James, Billy H. Ray, Tom Slagle, and Earl B.
Elder Bob Hardin's death in 2008, disagreements arose
amongst the Church's members. The underlying basis for
the disagreements is itself a matter of dispute. Some members
claim that the dispute centers over "the Church's
doctrinal position on the sacrament of baptism and its
twenty-year long practice of using a Hebrew version of the
name of God as a central tenant." Others trace the
disagreements to Dayspring Academy and the "substantial
and continuing costs of subsidizing" its operation.
the precise timeline is unclear, dissension grew, and the
members chose sides. Certain members, including deacons, who
formerly worshiped at White House, moved their attendance to
Hartsville. The minutes of the March 13, 2010 meeting of the
deacons reflect the tensions between those attending services
in White House and those attending services in Hartsville.
the meeting, which was held in White House, the chairman of
the deacons, Tom Slagle, complained that Church members who
attended in Hartsville were being asked to leave the premises
in White House. After commenting that the Church had no
leader, he advocated for the "deacons to take
charge" and "to put all this to rest." The
minutes reflect that the deacons voted "to take control
of all functions of the Church of the Firstborn."
Slagle sent a letter to Roger Brewer, pastor at White House,
advising him of the vote of the deacons. The letter, dated
March 13, 2010, stated that the deacons would assume control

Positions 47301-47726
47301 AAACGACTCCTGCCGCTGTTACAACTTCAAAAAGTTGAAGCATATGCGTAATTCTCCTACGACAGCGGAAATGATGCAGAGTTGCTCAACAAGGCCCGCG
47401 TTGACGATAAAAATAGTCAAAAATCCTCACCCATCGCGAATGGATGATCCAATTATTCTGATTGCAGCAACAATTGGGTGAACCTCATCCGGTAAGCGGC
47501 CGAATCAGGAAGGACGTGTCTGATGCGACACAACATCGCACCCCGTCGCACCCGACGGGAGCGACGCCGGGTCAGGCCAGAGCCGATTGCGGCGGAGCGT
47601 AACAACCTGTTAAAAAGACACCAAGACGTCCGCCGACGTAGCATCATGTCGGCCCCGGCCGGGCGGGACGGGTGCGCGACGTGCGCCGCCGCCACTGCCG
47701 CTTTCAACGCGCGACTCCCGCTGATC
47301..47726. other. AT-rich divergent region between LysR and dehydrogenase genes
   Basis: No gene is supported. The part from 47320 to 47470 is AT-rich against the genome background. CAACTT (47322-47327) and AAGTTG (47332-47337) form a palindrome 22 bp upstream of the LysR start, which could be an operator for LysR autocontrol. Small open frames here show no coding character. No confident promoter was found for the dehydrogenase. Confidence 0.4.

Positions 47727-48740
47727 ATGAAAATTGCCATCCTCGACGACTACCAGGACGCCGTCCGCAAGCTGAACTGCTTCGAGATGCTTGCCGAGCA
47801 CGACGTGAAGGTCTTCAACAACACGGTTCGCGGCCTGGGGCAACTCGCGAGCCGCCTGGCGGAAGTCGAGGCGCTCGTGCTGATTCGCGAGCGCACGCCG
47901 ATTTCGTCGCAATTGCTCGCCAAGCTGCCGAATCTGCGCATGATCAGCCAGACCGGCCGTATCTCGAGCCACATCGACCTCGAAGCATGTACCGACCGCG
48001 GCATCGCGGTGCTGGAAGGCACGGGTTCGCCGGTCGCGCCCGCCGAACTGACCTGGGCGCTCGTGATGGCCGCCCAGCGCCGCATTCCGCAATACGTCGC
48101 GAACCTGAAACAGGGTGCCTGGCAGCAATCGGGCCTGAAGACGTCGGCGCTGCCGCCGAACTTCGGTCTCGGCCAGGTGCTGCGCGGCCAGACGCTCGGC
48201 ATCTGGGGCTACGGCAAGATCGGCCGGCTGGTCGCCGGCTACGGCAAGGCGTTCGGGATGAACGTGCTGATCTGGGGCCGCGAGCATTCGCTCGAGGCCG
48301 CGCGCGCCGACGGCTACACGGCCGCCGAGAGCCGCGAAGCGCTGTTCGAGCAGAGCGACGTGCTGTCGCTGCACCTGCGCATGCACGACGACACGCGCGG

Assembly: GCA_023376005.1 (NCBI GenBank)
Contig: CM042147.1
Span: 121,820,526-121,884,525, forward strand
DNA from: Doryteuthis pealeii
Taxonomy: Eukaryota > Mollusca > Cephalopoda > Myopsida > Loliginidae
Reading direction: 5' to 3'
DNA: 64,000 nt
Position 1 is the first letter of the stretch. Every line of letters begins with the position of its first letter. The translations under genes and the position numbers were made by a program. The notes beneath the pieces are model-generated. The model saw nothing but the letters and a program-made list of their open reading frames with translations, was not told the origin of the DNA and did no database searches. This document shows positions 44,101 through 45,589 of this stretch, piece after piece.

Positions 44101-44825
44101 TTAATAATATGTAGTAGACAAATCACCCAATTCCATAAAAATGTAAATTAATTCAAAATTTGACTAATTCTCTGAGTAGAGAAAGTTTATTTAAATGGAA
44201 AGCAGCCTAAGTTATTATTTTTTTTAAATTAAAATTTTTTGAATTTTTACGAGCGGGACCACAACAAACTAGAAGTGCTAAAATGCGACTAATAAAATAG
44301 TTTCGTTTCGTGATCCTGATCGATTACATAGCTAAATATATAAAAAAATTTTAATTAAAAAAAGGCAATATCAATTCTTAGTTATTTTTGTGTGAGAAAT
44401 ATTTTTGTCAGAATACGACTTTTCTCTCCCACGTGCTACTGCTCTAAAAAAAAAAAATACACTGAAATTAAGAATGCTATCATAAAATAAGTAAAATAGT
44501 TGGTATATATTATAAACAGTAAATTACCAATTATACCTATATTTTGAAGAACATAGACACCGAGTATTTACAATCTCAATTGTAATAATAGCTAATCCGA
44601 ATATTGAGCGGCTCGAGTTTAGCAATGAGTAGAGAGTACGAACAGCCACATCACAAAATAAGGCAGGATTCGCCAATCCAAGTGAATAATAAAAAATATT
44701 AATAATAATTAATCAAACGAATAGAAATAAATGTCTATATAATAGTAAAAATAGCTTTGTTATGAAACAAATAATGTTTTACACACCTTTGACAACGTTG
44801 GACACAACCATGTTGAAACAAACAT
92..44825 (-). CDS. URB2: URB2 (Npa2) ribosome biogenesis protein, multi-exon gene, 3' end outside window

of the following functions of the Church, "just to name
1. Security of the Church of the Firstborn, Dayspring
Academy, and all property owned by Church of the Firstborn
2. Taping program
3. Official record of attendance and all official functions
of the secretary of the Church of the Firstborn
5. All business functions of the Church of the Firstborn and
board of deacons meeting on Saturday, August 7, 2010, the
deacons discussed a meeting in Hartsville the previous
Sunday. As relayed by the deacons, members worshipping in
Hartsville expressed concerns about the Church's
finances, the funding of Dayspring Academy, unmet needs in
Hartsville, and their lack of input on spending. Some members
wanted to separate the offerings from Hartsville and White
House, and some objected to their offerings being used to
fund Dayspring Academy. Concerns also included the divisions
between White House and Hartsville and a rumor that the
Church might sell the Hartsville sanctuary to raise revenue.
deacons also discussed declining Church revenues and the
differences among members of the Church. To address the
financial concerns, the deacons debated cutting costs at or
possibly closing Dayspring Academy. The minutes reflect that
Mr. Slagle declared that "We will not save both; it is
save the church or save the school." Another deacon
indicated that the Church's problems were
"spiritual, " and some of the deacons suggested
that the pastors, Robbie Kline in Hartsville and Roger Brewer
in White House, needed to get together.
same day as the deacons' meeting, Pastor Brewer
circulated a three-point statement of faith and requested
that it be signed to indicate assent to upholding the
Church's "doctrine." Some versions of the
statement of faith included the following sentence: "We
do not and will not accept or fellowship any other plan of
salvation or any other baptism formula." Deacons Ed and
Mickey Andrews signed a version of the statement of faith
that included the quoted sentence, but the remaining five
deacons did not. ...